Competition in the Hog Industry
You are going to be hearing a lot about “competition”
in coming months. I mentioned in last week’s column the upcoming
series of USDA/DOJ (Department of Justice) workshops that commence in
just under a month with a meeting on March 12 in Ankeny, IA, that will
address crops, seed and hog/pork topics. Competition or the lack
thereof will be a constant storyline this year. A schedule of all
workshops can be found at: www.justice.gov/atr/public/workshops/ag2010/index.htm.
But what is competition? Would we know it if we see it or realize it is
missing when it is gone? Low farm prices are not necessarily an
indication of a low level of competition, even though they can be. High
input prices (or high prices of products made from farm outputs) do not
necessarily mean that competition is non-existent or insufficient.
Even the presence of large firms does not necessarily mean that
competition is absent in the marketplace, though their existence does
move us away from a purely or perfectly competitive model toward some
market structure where competitive outcomes are still quite possible but
are not guaranteed.
Producers Unite to Support Pork Exports
Seeing U.S. pork exports dampened by a sluggish global
economy, hog prices stuck below breakeven levels and access issues in
key markets, soybean producers banded together at the end of 2009 to
underwrite an aggressive U.S. Meat Export Federation (USMEF) initiative
to bolster pork exports and improve the economic outlook for one of its
most valuable customers, the U.S. pork industry.
While the full impact of this “Pork Stimulus Package” will not be
known for several months, the early indications are that this joint
effort by the Minnesota Soybean Research and Promotion Council (MSR&PC),
Nebraska Soybean Board, South Dakota Soybean Research and Promotion
Council and United Soybean Board (USB) will provide a boost for the
industry in several key export markets in 2010.
The Minnesota contingent (MSR&PC) got the ball rolling by volunteering
to invest an additional $800,000 toward USMEF promotions in Japan and
Mexico at the end of 2009 and the first quarter of 2010. The Nebraska
Soybean Board soon stepped forward with a commitment of $200,000 toward
the same Japan/Mexico effort. The Pork Stimulus Package gained further
momentum when USB added $250,000 for pork marketing programs in South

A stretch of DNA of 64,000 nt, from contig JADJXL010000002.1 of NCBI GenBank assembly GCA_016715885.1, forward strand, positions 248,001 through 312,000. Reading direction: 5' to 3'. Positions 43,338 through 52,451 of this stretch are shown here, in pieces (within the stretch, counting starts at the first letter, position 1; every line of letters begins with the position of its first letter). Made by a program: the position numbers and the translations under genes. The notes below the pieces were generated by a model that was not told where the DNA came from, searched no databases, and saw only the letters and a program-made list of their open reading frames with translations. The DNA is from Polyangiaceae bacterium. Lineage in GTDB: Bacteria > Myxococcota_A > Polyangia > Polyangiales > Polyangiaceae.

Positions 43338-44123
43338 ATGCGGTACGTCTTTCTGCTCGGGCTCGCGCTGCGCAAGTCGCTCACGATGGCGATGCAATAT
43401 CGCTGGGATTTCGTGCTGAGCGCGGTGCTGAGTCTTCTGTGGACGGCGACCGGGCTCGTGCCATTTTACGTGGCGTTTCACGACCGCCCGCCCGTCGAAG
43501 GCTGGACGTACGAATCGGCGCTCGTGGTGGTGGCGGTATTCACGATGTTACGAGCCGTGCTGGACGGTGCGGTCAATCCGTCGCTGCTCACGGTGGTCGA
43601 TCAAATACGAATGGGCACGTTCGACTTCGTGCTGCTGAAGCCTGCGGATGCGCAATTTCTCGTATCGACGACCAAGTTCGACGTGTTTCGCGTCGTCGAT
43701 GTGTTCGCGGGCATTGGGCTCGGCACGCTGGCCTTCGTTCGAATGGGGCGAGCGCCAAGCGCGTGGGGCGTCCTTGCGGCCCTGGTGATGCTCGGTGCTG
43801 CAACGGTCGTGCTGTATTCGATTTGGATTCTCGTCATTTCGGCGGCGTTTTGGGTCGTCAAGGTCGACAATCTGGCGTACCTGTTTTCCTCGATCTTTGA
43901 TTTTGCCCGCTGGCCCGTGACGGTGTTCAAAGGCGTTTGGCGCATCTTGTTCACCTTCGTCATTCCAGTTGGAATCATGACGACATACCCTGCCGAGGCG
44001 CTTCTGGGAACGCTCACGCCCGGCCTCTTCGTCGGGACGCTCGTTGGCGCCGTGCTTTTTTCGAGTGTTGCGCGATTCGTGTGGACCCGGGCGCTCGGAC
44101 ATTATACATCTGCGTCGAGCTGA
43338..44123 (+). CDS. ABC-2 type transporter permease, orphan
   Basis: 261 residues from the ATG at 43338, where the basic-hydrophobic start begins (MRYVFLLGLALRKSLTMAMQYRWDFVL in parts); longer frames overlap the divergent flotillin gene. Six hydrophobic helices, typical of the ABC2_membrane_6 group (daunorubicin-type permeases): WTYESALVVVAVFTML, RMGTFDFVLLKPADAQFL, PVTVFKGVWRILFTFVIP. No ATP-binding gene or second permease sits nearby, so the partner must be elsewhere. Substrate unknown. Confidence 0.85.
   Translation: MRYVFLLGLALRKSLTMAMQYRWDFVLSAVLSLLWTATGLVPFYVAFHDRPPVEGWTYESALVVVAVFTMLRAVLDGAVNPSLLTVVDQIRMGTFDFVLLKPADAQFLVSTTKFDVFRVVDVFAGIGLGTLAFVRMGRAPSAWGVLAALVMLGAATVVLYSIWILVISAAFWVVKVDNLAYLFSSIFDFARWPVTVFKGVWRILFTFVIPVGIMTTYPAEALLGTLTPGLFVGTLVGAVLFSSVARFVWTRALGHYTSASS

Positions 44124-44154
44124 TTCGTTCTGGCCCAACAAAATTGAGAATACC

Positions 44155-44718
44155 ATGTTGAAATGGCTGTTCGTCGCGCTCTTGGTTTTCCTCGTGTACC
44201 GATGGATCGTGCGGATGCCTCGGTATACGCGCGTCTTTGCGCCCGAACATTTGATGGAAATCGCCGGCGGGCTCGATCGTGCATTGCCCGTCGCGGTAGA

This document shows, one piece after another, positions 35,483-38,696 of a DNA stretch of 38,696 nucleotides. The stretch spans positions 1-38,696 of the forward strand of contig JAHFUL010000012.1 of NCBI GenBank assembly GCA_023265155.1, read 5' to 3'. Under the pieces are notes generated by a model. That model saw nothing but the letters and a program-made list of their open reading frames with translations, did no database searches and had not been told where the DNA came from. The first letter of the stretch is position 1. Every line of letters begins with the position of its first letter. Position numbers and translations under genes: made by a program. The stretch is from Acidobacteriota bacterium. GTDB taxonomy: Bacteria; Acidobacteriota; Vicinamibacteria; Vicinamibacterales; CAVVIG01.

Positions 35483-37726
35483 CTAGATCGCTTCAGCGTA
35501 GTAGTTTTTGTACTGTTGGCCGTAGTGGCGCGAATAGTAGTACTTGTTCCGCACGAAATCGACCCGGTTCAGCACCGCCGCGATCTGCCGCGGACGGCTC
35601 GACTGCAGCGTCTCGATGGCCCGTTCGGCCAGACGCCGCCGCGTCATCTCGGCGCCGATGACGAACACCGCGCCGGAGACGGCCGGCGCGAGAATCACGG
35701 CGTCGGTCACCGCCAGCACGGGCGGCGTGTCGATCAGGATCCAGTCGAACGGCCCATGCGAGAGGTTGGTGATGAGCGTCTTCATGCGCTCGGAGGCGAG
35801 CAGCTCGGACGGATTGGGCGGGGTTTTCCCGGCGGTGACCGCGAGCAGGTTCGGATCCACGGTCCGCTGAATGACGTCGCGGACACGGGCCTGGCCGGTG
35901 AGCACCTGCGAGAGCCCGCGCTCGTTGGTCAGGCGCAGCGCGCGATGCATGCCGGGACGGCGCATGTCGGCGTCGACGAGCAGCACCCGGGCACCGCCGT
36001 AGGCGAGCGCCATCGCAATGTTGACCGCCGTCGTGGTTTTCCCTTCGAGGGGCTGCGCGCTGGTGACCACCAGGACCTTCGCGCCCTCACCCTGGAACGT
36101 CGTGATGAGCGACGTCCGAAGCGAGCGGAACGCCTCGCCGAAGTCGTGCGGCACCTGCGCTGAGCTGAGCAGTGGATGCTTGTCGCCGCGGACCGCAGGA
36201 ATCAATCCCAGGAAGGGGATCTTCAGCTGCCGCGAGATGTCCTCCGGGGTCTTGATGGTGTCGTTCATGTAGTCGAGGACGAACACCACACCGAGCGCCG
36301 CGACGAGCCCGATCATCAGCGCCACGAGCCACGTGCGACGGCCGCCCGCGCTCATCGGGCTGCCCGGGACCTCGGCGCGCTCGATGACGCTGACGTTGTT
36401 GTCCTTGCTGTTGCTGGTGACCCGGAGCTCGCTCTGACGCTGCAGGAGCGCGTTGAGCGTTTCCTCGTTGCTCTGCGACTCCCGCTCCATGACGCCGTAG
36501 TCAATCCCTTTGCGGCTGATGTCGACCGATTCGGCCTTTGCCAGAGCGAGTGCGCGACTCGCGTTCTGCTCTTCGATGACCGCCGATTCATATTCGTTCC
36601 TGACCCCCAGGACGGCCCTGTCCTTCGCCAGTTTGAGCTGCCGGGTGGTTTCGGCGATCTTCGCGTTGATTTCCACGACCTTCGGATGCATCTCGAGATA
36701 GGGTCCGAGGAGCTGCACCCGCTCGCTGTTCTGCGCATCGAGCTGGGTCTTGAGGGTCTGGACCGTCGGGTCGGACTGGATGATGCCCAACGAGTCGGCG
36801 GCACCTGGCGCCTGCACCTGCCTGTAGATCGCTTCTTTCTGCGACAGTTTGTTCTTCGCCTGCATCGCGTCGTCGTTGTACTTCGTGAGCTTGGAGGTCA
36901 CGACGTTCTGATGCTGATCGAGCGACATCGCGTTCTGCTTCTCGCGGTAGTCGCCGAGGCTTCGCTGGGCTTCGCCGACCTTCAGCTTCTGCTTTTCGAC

Korea and the South Dakota Soybean Research and Promotion Council made
an additional investment of $100,000.
Framework for Animal Disease Traceability
USDA announced the development of a new, flexible
framework for animal disease traceability in the United States. The
department will also undertake several other actions to further
strengthen its disease prevention and response capabilities. This new
approach replaces the voluntary National Animal Identification System
(NAIS). Secretary of Agriculture Tom Vilsack said, “After concluding
our listening tour on the National Animal Identification System in 15
cities across the country, receiving thousands of comments from the
public and input from states, tribal nations, industry groups, and
representatives for small and organic farmers, it is apparent that a new
strategy for animal disease traceability is needed. I've decided to
revise the prior policy and offer a new approach to animal disease
traceability with changes that respond directly to the feedback we
heard." USDA’s new framework will:
Report Failed to Deliver The Real Facts on Antibiotics
Despite devoting two segments during the CBS Evening News
to the risks of antibiotics in animal agriculture, television anchor
Katie Couric’s reports were “rather short on facts and science and
long on speculation,” charges Richard Carnevale, DVM, vice president
of Regulatory, Scientific and International Affairs for the Animal
Health Institute (AHI), which represents companies that make animal
Glaringly, the reports portrayed antibiotics used in food-producing
animals as unregulated. “In fact, all antibiotics are approved by the
Food and Drug Administration (FDA), monitored for residues and for
bacteria that might end up in the meat. FDA has a very rigorous approval
process that all of these products have gone through, and they are all
subject to followup surveillance to ensure they are being properly
used,” Carnevale adds.
When used by pork producers, under the close supervision of a
veterinarian, antibiotics are “strategically placed in a pig’s life
when they may be at risk or exposed to disease,” says Liz Wagstrom,
DVM, assistant vice president of Science and Technology for the National
Feb. 17, 2010: National Swine Nutrition
Guide distributed and explained in Kansas City, Missouri. The guide
consists of nutrition fact sheets, nutrient recommendation tables and
diet formulation and evaluation software and will be included with an
$80 conference registration or available for purchase separately for
Feb. 24, 2010: National Swine Nutrition Guide
distributed and explained in Indianapolis, Indiana. The guide consists
of nutrition fact sheets, nutrient recommendation tables and diet
formulation and evaluation software and will be included with an $80
conference registration or available for purchase separately for $125.
March 4-6, 2010: Pork Forum, Kansas City, MO;
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U.S. pork producers must be able to compete in foreign
markets without restrictive tariffs or sanitary barriers to trade.
NPPC’s mission of gaining and expanding access to markets through free
trade agreements is paramount to the continued success of the U.S. pork
here to learn more.
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